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Design Tips Coloring Inside the Box
Designing Dilemmas - February 2008

Coloring Inside the Box

Dear Debbie: HELP! We have a Cape Cod house built in 1930. The walls in the living and dining rooms have molding. The room is approximately 35 x 12, with a beautiful stone fireplace, but it's only painted one color- BLAH! The ceilings are 8 feet tall and have crown molding. Do I paint the inside of the molding one color and the rest of the walls another, and then the crown molding another?? It's a BIG room and I don't want to invest time and hard work in the wrong way. Can you help??? Amy

Dear Amy: The truth of the matter is, there's no right or wrong answer when it comes to painting moldings- it's all a matter of personal style and taste. Here's some simple, fool-proof advice that is by no means the only approach:

1. Paint all the moldings in the same color- I like Benjamin Moore's "Decorator White" and for something creamier, "White Dove".

2. Choose two colors in the same intensity that look good together. You can play it safe with tan and blue, red and gold, green and yellow or make a stronger statement with pumpkin and poppy red, chocolate brown and rose or pale blue, moss green and copper. Need inspiration? Look at clothing, rugs and furniture to see how colors work together and how they make you feel. Browse through catalogs and magazines for ideas on how to use color. You can even visit fabric stores and ask for small cuttings. Like working a puzzle, mix them up to find the combination that pleases you most and transfer that to your walls.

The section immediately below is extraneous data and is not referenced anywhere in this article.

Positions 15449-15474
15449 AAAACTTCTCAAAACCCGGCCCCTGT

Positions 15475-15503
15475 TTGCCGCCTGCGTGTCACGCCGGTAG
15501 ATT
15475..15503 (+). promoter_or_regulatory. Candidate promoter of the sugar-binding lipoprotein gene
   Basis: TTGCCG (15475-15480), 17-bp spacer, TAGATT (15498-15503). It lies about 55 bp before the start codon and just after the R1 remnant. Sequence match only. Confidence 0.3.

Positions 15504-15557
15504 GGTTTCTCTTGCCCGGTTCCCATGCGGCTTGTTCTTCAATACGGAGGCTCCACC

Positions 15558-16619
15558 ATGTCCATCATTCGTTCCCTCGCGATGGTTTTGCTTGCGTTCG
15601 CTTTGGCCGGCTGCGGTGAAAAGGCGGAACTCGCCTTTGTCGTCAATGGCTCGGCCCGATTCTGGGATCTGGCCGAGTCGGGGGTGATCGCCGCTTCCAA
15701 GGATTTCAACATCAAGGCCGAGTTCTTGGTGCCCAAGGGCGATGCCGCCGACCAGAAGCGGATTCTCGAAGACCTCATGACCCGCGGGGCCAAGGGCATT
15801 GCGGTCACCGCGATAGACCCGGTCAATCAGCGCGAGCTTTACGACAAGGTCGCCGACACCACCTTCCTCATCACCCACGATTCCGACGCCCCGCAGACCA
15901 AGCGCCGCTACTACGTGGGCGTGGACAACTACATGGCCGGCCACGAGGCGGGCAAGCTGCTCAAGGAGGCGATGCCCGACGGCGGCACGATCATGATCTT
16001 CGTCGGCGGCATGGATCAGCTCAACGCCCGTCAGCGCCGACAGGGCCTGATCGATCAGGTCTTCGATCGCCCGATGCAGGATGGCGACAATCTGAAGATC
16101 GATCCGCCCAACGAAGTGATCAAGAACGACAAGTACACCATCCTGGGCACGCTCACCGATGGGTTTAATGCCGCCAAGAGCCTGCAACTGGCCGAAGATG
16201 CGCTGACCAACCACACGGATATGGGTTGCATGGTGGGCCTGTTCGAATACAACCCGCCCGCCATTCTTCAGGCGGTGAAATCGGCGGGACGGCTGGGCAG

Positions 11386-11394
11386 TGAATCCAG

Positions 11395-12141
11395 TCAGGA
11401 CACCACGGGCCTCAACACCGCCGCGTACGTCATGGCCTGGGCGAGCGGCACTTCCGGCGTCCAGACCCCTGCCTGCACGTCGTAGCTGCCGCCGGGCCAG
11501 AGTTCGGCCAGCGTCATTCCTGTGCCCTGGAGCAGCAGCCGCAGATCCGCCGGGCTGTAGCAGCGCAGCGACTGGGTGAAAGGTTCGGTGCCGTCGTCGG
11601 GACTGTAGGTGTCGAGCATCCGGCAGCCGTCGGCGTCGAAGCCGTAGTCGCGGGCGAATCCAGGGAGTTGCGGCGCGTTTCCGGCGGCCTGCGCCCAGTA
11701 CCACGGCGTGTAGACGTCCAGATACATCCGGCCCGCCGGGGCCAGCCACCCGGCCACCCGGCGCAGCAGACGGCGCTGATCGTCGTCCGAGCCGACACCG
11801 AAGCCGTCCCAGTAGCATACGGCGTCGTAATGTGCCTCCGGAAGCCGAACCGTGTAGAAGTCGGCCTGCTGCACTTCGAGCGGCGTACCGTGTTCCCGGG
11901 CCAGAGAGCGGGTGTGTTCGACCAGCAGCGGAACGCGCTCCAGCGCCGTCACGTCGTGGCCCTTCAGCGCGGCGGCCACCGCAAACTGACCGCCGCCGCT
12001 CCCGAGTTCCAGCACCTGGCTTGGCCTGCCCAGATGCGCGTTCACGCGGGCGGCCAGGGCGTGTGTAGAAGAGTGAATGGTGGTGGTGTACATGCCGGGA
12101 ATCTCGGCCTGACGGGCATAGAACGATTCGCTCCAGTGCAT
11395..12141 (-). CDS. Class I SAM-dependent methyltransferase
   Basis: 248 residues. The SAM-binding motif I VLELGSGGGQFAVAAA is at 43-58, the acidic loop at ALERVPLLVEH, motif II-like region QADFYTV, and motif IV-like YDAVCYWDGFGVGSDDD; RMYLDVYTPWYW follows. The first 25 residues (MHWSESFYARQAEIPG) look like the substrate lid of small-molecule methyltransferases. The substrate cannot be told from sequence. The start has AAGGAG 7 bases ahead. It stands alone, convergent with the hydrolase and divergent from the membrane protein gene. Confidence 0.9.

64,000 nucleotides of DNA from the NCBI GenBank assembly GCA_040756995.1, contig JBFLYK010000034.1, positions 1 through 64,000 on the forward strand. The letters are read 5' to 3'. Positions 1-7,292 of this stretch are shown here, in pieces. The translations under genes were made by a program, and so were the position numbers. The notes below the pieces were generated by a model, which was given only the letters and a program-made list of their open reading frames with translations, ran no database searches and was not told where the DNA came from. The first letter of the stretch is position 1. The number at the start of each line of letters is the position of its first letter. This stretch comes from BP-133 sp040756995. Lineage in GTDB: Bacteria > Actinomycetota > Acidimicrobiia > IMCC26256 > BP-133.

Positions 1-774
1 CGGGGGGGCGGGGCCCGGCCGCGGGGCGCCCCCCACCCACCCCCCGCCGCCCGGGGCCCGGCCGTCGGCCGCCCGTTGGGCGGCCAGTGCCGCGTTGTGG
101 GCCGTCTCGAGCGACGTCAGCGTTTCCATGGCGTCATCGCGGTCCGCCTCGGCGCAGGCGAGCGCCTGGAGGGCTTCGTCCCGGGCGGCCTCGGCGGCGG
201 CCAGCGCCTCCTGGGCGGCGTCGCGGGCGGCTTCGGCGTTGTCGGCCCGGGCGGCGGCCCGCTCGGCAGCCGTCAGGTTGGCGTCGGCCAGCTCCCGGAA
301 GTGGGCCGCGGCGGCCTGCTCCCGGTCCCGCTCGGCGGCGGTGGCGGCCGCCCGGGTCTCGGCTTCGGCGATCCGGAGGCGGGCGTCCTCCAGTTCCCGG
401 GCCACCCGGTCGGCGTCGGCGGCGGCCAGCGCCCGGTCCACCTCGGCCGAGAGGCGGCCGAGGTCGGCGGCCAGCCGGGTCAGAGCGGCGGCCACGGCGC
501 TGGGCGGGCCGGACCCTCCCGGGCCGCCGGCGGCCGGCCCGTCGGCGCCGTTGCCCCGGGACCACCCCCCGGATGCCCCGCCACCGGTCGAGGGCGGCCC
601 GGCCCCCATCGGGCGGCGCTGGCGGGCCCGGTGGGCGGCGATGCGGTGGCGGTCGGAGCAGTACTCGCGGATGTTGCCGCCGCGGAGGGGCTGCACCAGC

3. The color you want to see most should go on top, above the chair rail. Often this is the lighter color. The darker color goes below the chair rail. In the boxes, below the chair rail, you can keep the same darker color or you can add the lighter color that you are using above. Your call. Mixing it up will make the room more lively and would be a great way to add more style in a dining or family room.

4. If all else fails, choose one color in two intensities such as a light tan and a darker tan, and follow step three as described above.

5. Don't forget the ceiling. Your white crown molding will stand out against a pale blue ceiling. If you paint the walls in cool colors, try a pale, warm tone on your ceiling. If the walls are warm, add something cool above. The subtle contrast will make your crown moldings "pop!"

Bare Windows

Dear Debbie: I have a deep kitchen window above my sink, similar to a garden style, approximately 16" deep. Where would I put a valance? I like contemporary/cottage style. Also, I have a transom window above my door. Any idea for a window treatment there to match the garden window? They are both on the same wall. Thanks so much. Terri

Dear Terri: The first thought that comes to my mind is "Why add anything to your window or transom?" You're fortunate to have a garden window in your kitchen. If you add some greenery, or an herb garden, why add anything else? I hate to have you do anything that detracts from the outdoor feeling a garden window brings to the kitchen. But, to answer your question, a valance would mount outside the garden window, flush with the other walls in your kitchen.

Transom windows are wonderful architectural features that have the effect of letting more light into your home without sacrificing privacy. Unless the sun coming through the transom threatens to fade or damage your furnishings and floor, there's no reason to cover them. But, to answer your question, if I were choosing a contemporary/country covering for a transom, I would probably choose a plantation shutter. Because of the open, architectural feeling that shutters add to room design, they look perfect on every window, large or small.

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